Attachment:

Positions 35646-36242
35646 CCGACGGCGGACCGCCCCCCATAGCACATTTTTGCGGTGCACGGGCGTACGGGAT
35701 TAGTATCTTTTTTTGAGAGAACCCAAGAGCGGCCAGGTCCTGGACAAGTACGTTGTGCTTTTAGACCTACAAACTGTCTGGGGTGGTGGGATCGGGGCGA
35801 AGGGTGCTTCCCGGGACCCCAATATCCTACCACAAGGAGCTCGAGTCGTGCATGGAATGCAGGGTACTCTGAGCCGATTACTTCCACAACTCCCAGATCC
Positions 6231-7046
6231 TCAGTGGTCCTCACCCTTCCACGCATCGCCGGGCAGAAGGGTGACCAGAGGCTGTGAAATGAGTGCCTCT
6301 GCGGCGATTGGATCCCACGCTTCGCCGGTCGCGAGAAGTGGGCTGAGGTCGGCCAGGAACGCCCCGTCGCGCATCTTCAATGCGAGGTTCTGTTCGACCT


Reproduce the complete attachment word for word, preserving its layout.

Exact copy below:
Positions 35646-36242
35646 CCGACGGCGGACCGCCCCCCATAGCACATTTTTGCGGTGCACGGGCGTACGGGAT
35701 TAGTATCTTTTTTTGAGAGAACCCAAGAGCGGCCAGGTCCTGGACAAGTACGTTGTGCTTTTAGACCTACAAACTGTCTGGGGTGGTGGGATCGGGGCGA
35801 AGGGTGCTTCCCGGGACCCCAATATCCTACCACAAGGAGCTCGAGTCGTGCATGGAATGCAGGGTACTCTGAGCCGATTACTTCCACAACTCCCAGATCC
Positions 6231-7046
6231 TCAGTGGTCCTCACCCTTCCACGCATCGCCGGGCAGAAGGGTGACCAGAGGCTGTGAAATGAGTGCCTCT
6301 GCGGCGATTGGATCCCACGCTTCGCCGGTCGCGAGAAGTGGGCTGAGGTCGGCCAGGAACGCCCCGTCGCGCATCTTCAATGCGAGGTTCTGTTCGACCT